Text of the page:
ALEX ISZATT [00:14:57] And do you think then that’s the best way to mitigate risks by making sure that you have one system that is effective across every single part of the organisation?

PHILIP GRIFFITHS [00:15:09] There’s many ways to mitigate risk at the same time having 12 different solutions. Doing 12 different things is very risky. You know, we thought very commonly comes back. One of the biggest risks in for an organisation around cybersecurity is they’ve got like 20 tools and they’re not aware of what 10 of them do. And in fact, the numbers, that’s probably even higher up. The point is, there’s so many things that, you know, in a large, complex organisation, some people, even one thing, people use another thing and people are using another thing and they know that they’re not sure how to bring that all together. And just even last week, I was speaking to an organisation who they have VPN, but then they’ve also got corporate laptops. They got bring your own device laptops. Even on their corporate laptops, they’ve got two MBM Solutions, Mobile Device Management, in tune an air watch. And you know, this becomes complex for our customers. How do you align the policies? How do you make sure it correlates? How do you then align that to bring your own device, bring your own, yet bring your own device framework where people can have their own laptops and mobiles. You know, the very interesting observation with them was that they could use this solution. They could load onto any device. But also they could link it into their MBM solution. So you’re able to do contextual based access policy. I only give access to an application if I’m authenticating to use our authenticating the device, on checking the posture of the device and checking the location of the person. You’re to bring up such interesting amount of data sources that you have a very powerful and yet granular access policy, which is completely automated. I mean, you can extract that information into your CM. You can extract that information into your reporting dashboard. You can extract it into service now, you can extract it into any system that you’re using so that you’re able to have a very holistic approach to connectivity, security and how it integrates into the wider business.

ALEX ISZATT [00:17:13] You made avlid point there. Yes, that’s a privacy issue. When you’re thinking about using your own personal devices and making sure that it is aligned with the company and the clients and also having a solution that only takes what you allow it, kind of make sure that that counteracts what GDPR privacy issues. But a lot of people, a lot of workers, not necessarily high up in management, but those are on the ground are probably still quite wary of anything that gets put on their computer or mobile device. And what would you say to somebody who has potentially gone? And then boss has said, you know what, use your interface, I’m not going to pay for anything. We’re gonna just put this new software on and someone who’s worried that this opens the door to a privacy security. What would you say to someone like that?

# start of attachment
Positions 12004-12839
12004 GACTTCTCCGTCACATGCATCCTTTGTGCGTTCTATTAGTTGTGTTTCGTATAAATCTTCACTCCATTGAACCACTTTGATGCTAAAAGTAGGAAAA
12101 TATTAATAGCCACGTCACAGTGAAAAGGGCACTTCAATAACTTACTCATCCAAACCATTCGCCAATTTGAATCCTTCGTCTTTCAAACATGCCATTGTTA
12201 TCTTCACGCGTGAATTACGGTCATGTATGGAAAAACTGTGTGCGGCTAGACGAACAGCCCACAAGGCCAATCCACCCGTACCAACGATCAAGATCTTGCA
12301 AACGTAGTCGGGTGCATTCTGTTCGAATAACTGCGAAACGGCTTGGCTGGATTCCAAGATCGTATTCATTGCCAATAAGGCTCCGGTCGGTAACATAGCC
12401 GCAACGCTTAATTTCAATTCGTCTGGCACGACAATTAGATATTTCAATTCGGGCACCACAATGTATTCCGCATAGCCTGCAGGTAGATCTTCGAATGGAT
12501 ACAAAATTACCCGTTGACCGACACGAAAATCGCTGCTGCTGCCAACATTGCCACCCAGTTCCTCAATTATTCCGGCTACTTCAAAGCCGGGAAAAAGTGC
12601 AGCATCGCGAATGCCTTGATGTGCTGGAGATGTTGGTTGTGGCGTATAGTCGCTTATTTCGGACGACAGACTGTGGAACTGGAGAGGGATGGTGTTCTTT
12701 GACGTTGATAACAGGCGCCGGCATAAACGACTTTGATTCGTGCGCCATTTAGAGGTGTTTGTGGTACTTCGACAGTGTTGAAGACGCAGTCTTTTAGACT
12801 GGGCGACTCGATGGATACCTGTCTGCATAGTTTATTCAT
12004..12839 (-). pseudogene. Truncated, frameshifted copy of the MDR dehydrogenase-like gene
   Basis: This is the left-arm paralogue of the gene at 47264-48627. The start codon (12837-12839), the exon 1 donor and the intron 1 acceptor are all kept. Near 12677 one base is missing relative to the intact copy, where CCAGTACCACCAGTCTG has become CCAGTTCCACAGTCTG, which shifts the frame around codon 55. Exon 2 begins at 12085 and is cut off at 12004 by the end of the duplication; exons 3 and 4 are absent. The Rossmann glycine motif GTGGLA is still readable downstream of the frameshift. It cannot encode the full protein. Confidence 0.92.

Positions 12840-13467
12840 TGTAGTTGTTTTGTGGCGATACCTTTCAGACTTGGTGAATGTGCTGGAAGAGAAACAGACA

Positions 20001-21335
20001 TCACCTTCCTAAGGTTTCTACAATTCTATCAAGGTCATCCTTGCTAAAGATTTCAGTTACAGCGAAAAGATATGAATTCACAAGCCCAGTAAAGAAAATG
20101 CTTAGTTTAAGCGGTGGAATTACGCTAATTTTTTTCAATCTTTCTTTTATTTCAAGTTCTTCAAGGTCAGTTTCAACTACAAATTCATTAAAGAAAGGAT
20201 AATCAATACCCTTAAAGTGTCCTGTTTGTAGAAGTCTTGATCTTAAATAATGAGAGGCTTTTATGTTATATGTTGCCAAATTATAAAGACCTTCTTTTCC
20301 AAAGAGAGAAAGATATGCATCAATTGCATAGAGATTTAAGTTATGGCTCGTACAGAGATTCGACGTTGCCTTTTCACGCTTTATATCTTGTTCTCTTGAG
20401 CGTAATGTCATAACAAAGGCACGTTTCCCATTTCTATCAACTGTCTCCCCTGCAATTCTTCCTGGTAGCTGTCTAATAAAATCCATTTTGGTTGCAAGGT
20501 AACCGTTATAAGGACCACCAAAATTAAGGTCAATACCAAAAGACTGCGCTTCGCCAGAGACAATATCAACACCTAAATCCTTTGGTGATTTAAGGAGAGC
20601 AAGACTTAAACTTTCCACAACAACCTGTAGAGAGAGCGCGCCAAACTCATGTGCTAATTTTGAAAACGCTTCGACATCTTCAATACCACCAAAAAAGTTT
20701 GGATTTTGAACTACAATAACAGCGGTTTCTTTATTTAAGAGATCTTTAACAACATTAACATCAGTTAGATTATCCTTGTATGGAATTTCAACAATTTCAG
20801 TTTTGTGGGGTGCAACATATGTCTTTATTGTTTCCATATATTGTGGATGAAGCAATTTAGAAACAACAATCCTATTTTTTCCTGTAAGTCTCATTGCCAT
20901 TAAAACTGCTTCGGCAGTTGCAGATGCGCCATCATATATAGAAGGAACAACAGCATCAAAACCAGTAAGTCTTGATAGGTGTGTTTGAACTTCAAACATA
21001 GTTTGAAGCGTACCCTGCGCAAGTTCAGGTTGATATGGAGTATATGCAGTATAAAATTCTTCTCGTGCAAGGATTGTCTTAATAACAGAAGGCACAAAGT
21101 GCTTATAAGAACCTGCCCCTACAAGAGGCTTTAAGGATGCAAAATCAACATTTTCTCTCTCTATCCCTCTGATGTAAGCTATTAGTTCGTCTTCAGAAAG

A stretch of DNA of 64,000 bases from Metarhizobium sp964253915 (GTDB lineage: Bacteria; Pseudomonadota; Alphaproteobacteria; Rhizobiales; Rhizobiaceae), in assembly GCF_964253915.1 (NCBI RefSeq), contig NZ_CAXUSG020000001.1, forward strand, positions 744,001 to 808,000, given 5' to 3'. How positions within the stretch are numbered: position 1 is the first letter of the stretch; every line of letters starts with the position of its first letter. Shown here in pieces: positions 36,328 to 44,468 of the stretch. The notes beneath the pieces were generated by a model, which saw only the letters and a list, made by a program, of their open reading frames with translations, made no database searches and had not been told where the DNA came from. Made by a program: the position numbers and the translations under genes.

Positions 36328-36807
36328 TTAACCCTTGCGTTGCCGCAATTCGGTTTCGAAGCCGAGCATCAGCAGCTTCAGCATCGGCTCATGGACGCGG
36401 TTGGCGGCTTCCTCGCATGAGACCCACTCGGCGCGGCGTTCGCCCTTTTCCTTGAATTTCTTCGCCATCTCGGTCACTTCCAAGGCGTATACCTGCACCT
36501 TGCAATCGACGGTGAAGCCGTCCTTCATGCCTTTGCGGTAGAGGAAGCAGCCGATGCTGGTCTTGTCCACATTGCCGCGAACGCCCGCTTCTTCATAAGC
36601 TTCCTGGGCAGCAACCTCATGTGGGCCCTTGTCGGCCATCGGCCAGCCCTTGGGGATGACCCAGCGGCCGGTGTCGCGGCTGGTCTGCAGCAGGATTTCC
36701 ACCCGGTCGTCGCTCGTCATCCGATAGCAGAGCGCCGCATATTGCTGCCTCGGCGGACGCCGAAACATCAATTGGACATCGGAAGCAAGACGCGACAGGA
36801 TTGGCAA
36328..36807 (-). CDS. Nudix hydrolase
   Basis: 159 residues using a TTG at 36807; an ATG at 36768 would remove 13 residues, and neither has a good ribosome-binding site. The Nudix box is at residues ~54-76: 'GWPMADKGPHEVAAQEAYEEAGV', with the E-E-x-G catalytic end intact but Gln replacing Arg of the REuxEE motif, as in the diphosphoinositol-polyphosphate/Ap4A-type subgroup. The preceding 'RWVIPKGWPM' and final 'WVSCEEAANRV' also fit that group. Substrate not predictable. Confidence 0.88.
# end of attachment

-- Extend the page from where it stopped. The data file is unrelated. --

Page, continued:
PHILIP GRIFFITHS [00:18:03] It’s a very good one. And when we come across as a lot, you know, in a VPN world, you can set up what they call split tunneling. But it’s quite complicated. And in fact, this organisation I’m speaking on Friday, which you’d know the name of. They said they don’t want to set up split tunneling because they sour as a security risk. You know, zero trust network by design should be application specific, i.e., you only intercept applications which have been identified to intercept all the rest the traffic use locally break it out. We do that, is for that reason that we’re preferred connectivity either for , Microsoft 365. And therefore, you’re able to get into this scenario where you only take the application, the data that the customer cares about. Yeah, my customer, their business, the end business. You know, If I go to BBC or if I go to the Andy Show, my VPN is not intercepting that traffi. In terms of the end device, it comes down to a question of what people are comfortable with? You know, you can have mobile clients, which, you know, they they run as privileged applications, positives, negatives. Yes, you have to you have administrative ability to load that client, but you also get, you know, layer four to seven and they OSFI stack of your security. Alternatively, you can load into the browser. So it’s much easier, you know, less burden. But then you are only get layer seven. So, you know, you’re not quite as protected. Alternatively, you have people all back in the branch. You can load on a branch level and you don’t need anything on the device. Our vision, at least, is that this should just be all simple background things. You know, the integrations we’re doing with Microsoft Intune, for example, we’ll give you that. You know, just toggle a user and one that uses toggled, they get the software loaded onto the device, uses a cetificate and integrates into your actual direction Intune for conditional access policies. Network and security should be invisible, fundamentally. People don’t want to have to bother with them. VPN get turned off because people find them burdensome. So if we can make network and security invisible, such as works and people still have a great user experience and therefore high productivity, which is the biggest problem of VPNs. Then people are completely fine with them and we can make sure that the businesses data is secure. We can make sure that their applications are secure and that their users are completely fine with the solution.